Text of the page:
DES MOINES, Iowa — The catastrophes of war and natural disaster changed the direction of Fazle Hasan Abed's life — and eventually, the lives of 150 million people struggling with hunger and poverty.
First, a massive cyclone in 1970 killed 300,000 people in Bangladesh. Then a nine-month war with Pakistan followed, resulting in Bangladesh's independence, but not before 3 million people were killed.
"The cyclone relief, with hundreds of thousands of people who died, and then the liberation movement, where I saw 3 million people dead, that changed me completely," said 79-year-old Abed, honored Thursday night at the Iowa Capitol for his work to alleviate poverty and hunger as this year's World Food Prize winner.
"I really couldn't go back to my comfortable life" as an executive at Shell Oil Co. "I had to do something," Abed said.
He founded the Bangladesh Rural Advancement Committee, now known as BRAC. The non-government development organization is the world's largest, focusing on giving women the social and economic tools to help themselves and their communities.
His early relief work "taught me that poverty is so entrenched in our society that one has to commit lifelong to the struggle," he said. "Some people thought I was crazy to change my life to a complete uncertainty, to help the poor."
"But it's given my life meaning, which I wouldn't have had if I had remained an executive," Abed said.
BRAC is credited with helping 150 million people through small loans, grants and programs to help lift them from poverty.
Scott MacMillan, a spokesman for BRAC USA, said the organization is built on the belief that the "world's poor are not the problem. They're the solution to poverty."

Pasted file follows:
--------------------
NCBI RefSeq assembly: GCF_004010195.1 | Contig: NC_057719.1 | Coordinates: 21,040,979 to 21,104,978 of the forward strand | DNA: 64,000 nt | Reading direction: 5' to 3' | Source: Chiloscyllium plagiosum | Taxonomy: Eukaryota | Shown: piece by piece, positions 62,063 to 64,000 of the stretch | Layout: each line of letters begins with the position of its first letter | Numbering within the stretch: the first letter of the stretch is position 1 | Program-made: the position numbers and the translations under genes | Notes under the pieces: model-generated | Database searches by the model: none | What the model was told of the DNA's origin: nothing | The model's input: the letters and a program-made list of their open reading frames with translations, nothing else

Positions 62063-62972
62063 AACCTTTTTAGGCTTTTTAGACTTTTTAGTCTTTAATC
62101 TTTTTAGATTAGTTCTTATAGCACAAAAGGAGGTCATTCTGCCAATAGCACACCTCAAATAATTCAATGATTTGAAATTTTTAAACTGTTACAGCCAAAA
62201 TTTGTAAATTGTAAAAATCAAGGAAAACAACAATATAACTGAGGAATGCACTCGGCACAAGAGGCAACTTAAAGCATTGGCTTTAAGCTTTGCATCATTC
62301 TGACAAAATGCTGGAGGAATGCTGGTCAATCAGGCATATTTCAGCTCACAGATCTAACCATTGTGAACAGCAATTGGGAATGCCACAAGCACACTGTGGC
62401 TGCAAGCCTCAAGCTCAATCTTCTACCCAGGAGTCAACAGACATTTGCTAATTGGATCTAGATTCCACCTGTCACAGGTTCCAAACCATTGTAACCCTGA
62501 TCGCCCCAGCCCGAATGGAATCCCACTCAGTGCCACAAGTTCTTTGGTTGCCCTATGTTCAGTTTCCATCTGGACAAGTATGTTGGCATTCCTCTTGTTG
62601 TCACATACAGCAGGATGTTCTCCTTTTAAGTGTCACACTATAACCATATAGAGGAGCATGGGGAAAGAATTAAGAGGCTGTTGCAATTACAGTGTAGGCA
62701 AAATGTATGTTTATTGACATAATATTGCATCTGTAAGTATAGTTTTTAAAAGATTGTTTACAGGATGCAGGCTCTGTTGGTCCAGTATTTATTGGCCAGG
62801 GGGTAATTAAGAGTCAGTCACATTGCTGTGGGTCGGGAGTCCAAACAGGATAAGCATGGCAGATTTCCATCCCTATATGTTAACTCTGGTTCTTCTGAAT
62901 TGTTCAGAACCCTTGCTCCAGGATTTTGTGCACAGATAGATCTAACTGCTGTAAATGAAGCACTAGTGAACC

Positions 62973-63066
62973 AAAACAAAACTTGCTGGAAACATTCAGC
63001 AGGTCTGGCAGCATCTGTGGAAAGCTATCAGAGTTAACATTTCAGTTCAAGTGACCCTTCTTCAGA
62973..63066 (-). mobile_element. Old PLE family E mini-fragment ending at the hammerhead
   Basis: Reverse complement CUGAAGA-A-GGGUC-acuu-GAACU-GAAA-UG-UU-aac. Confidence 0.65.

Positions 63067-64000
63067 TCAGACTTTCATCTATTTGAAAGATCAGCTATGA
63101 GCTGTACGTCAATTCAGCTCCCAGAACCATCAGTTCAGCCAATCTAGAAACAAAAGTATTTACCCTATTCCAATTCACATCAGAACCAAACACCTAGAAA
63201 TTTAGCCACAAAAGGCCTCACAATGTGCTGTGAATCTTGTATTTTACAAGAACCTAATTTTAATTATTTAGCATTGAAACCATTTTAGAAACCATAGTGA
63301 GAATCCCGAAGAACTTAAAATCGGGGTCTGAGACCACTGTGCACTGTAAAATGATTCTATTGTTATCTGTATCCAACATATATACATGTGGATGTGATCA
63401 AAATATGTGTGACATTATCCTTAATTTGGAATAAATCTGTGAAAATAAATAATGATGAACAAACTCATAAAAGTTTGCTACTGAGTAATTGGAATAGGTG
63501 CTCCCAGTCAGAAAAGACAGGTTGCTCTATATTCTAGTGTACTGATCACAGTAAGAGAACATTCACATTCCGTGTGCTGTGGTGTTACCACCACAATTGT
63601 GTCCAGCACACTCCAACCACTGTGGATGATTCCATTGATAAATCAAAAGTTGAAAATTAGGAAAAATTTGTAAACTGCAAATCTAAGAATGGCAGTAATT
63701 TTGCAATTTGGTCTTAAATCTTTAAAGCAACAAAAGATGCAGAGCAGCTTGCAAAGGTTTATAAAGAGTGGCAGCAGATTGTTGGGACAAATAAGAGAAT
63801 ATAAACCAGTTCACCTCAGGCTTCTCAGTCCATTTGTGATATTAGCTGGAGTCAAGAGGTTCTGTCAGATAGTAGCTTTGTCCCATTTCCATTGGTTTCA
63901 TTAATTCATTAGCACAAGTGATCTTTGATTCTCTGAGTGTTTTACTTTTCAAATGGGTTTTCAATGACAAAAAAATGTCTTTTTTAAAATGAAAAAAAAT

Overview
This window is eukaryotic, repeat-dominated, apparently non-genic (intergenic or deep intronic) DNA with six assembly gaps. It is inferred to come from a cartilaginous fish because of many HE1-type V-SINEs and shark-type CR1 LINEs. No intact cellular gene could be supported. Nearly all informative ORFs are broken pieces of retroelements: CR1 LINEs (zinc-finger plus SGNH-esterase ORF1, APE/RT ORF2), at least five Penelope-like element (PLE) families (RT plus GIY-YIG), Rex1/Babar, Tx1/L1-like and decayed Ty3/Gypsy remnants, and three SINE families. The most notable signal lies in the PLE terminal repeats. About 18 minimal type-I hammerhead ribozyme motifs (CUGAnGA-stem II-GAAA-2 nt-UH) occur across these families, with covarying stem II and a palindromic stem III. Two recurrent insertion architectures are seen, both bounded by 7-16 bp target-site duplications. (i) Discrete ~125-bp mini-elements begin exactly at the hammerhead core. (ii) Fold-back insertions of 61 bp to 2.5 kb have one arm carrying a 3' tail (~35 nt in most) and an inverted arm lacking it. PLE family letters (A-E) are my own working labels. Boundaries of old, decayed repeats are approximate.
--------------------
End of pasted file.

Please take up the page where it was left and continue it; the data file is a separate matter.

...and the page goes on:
"When put into practice, it’s a powerful and meaningful idea," MacMillan said. "We invest in local resources to give communities and individuals in poverty the skills, resources and opportunities that they need to take control of their own lives.
"We found that once you create these enabling conditions, the solutions can come from the poor themselves," he said. "They can become agents of their own change."
Abed said BRAC has focused single-mindedly on addressing poverty and hunger through women.
"We felt that women could play a much bigger role than they had been allowed to," he said.
"If there's no food in the household, and there are children who are hungry, what will the mother do? She will beg, borrow or steal to feed the children," Abed said. "If she can manage poverty, why not manage" the solutions.
BRAC has 7 million micro-finance clients, with $2.2 billion loaned annually. About 96% of the small loans go to women, Abed said.
"We are letting women take charge of poverty alleviation," he said. "We're giving them some power in the household, even if they manage these loans with their husbands. They have a voice."
Winners of the World Food Prize include former presidents, lawmakers and researchers from around the world. The prize, viewed by many as the Nobel Prize for agriculture, was created by Norman Borlaug in 1986 to recognize an individual whose work has helped improve the quality, quantity or availability of food throughout the world.
Abed said he was humbled to receive the award. He said the award is shared with his colleagues and co-workers at BRAC, which employs more than 110,000 people.
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